That sounds amazing. That sounds incredible information for somebody to have. I believe you call it the Global Power Index is that right? That’s something that’s what you’re creating. Tell us a bit more about that.
00:04:17 – 00:04:56
So what we’ve done is from the basis we’ve quantified these things, and we’ve created essentially six indices, which are reflective of the Sixth since the power. And then we put them all together in our own proprietary way to create a Super index, which is the global power index, which again, if you’re an investor, it is sort of probably one of the best tools you can use to truly understand emerging markets, frontier markets and also more established economies. And if you’re a policy maker, you’re again able to use this to better understand what investors will be looking for and how you can improve your own policies so that you are more stronger so you can attract foreign direct investment, for example.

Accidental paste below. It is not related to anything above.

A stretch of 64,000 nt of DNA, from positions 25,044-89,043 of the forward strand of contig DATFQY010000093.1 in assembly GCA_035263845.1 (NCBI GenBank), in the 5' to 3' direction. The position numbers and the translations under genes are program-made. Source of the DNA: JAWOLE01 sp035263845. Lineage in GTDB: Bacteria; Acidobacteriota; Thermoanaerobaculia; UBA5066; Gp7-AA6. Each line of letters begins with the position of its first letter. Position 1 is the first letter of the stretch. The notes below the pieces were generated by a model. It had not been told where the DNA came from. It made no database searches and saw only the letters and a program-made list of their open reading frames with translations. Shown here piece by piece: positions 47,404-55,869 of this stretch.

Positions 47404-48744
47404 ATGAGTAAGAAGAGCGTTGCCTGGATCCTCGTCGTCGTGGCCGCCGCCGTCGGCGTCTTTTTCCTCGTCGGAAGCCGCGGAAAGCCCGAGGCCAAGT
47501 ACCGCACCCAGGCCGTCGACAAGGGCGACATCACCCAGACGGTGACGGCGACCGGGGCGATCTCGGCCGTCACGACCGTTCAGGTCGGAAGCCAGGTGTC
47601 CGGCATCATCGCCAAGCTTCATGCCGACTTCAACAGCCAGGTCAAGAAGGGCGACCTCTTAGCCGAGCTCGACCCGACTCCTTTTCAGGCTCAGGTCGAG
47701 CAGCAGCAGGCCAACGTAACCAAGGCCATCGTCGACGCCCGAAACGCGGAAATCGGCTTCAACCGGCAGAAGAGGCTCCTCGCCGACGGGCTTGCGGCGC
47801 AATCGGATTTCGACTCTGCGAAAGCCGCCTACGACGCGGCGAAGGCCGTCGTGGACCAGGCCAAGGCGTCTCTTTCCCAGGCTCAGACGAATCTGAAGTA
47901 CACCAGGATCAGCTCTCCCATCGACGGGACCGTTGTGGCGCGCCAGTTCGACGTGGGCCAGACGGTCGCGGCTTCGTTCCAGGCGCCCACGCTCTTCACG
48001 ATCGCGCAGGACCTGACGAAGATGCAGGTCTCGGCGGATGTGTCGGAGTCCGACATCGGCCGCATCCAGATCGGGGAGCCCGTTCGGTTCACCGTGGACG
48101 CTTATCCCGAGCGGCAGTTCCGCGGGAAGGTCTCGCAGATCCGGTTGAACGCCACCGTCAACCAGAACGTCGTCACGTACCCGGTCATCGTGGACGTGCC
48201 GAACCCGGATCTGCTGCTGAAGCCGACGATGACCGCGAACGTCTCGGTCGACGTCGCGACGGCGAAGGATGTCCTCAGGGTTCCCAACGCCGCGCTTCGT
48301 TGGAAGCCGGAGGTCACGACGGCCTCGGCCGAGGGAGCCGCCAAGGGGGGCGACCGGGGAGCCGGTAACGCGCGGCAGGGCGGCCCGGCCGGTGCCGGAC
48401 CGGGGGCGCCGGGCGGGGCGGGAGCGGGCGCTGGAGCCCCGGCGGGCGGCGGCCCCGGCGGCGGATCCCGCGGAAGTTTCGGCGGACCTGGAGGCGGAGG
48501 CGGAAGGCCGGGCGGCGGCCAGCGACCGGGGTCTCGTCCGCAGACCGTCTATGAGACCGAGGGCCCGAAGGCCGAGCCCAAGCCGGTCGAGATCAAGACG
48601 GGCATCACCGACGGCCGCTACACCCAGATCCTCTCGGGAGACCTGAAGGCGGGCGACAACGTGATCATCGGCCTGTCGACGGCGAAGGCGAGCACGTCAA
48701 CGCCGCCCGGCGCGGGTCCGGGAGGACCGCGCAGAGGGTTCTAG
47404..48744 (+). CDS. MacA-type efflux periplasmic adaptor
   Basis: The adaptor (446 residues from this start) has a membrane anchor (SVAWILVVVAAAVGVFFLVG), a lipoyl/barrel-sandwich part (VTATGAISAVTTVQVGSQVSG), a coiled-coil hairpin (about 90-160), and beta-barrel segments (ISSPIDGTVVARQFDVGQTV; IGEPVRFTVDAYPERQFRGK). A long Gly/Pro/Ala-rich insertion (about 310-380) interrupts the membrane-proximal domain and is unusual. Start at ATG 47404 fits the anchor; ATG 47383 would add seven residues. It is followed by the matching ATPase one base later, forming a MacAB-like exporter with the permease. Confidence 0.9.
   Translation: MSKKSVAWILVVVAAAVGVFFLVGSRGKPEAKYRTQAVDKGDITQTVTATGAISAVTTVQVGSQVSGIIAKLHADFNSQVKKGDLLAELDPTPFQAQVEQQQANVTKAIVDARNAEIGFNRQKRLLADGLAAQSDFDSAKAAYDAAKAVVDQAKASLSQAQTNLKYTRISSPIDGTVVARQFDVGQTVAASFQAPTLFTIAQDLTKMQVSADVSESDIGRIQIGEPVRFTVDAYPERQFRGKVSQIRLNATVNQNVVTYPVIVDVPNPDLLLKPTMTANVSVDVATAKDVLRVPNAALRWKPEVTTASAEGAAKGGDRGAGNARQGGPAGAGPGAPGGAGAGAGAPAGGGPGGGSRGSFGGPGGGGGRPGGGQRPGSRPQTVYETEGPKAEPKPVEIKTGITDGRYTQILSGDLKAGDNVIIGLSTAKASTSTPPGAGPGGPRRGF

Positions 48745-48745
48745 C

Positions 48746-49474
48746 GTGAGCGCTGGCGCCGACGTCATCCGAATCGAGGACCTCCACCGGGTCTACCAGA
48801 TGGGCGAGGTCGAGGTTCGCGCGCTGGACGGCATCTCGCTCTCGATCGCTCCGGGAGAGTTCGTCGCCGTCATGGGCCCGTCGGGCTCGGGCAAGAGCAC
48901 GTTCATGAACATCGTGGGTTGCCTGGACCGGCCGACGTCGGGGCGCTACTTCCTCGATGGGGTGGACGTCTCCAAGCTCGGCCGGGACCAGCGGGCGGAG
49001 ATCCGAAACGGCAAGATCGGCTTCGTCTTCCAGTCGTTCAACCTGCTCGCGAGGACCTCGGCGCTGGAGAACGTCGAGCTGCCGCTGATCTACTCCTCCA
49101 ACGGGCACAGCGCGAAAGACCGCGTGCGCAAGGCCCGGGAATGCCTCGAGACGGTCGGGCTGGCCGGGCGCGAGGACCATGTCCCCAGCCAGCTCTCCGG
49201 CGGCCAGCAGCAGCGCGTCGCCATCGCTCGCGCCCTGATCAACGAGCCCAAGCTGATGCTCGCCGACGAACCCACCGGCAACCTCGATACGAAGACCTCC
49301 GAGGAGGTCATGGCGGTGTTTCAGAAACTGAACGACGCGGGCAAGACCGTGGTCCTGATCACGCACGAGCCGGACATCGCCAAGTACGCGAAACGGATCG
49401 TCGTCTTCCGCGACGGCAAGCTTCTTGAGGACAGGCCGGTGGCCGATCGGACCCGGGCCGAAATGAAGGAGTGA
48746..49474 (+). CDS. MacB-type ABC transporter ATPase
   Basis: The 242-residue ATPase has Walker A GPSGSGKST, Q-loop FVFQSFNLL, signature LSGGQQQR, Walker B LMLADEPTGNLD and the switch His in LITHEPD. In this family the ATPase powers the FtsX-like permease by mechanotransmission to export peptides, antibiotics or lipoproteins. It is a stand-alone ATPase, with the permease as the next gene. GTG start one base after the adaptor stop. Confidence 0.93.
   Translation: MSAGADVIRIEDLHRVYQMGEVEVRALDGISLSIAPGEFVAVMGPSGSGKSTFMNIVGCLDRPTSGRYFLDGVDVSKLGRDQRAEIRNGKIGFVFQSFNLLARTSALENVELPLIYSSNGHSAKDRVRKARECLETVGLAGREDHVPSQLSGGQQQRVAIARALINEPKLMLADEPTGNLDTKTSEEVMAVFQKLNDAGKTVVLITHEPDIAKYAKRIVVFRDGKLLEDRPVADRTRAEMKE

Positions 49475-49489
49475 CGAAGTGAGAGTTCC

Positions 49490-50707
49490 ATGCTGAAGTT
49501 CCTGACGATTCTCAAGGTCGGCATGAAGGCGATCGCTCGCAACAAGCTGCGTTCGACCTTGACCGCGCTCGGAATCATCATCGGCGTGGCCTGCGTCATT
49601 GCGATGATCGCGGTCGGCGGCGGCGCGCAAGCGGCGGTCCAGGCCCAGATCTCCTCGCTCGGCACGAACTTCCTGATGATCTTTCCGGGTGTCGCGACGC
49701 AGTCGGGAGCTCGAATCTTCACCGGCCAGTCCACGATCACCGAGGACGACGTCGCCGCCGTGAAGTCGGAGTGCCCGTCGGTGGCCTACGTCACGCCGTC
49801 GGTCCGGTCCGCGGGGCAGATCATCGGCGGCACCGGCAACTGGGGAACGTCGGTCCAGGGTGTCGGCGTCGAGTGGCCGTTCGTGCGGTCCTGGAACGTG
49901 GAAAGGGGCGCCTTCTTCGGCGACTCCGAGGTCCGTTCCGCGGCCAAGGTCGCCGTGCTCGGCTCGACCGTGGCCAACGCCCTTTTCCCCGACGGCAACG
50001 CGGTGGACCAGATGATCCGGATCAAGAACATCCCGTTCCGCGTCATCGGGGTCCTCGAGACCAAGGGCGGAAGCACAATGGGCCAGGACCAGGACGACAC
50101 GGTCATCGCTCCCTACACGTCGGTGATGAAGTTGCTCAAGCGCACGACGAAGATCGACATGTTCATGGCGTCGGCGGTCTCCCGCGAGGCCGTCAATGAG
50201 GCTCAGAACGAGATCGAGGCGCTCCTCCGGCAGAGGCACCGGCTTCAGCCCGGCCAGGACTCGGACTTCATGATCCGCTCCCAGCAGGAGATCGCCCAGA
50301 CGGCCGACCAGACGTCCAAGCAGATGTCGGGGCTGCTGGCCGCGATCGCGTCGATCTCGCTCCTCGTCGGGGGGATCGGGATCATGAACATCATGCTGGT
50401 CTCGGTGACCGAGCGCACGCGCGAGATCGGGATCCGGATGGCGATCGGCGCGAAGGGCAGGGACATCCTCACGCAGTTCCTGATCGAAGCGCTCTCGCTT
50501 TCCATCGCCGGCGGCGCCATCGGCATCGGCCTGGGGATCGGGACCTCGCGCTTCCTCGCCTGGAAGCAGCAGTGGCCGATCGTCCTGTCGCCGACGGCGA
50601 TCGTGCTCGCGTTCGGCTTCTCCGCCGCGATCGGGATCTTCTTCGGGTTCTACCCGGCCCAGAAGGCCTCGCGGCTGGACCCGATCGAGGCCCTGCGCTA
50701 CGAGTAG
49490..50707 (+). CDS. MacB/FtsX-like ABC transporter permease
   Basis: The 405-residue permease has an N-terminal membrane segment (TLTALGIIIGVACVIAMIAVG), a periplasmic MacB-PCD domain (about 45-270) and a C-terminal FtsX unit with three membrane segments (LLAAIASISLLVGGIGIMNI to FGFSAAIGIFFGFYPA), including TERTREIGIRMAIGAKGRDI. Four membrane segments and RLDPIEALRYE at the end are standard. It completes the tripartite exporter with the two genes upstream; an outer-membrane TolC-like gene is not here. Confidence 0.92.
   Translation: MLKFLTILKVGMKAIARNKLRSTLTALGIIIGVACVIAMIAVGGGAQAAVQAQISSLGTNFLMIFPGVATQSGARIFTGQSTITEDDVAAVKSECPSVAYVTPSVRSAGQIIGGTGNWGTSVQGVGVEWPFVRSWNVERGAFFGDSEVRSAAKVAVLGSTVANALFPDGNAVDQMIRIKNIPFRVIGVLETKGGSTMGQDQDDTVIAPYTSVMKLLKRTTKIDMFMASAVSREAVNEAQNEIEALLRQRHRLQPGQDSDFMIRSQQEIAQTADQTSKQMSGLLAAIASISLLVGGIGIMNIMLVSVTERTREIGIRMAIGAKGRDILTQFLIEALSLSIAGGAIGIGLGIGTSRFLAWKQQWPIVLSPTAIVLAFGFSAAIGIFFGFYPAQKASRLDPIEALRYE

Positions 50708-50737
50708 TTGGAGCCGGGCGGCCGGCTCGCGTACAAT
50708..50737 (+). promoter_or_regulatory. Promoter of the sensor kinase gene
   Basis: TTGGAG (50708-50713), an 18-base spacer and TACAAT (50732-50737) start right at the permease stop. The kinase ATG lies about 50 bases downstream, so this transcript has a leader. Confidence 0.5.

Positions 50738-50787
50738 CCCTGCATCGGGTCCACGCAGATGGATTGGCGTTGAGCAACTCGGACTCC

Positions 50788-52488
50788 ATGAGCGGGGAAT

00:04:56 – 00:05:00
and is this available now? Has this been launched already?
00:05:00 – 00:05:14
So what we’re doing is the 2022 version of the index will be launched on the 24th of February in collaboration with the London School of Economics. And if anyone would like to learn more about that or attend, then we have information on our site that you could probably point into.
00:05:14 – 00:05:33
Wow, that’s amazing. That’s an incredible opportunity. Thank you for that. So you’ve talked about investors a little bit here as an introduction. Obviously, the area that you advise one of the mistakes you see that investors and policymakers make that if they put them right, could absolutely change everything could be game changing,
00:05:33 – 00:07:06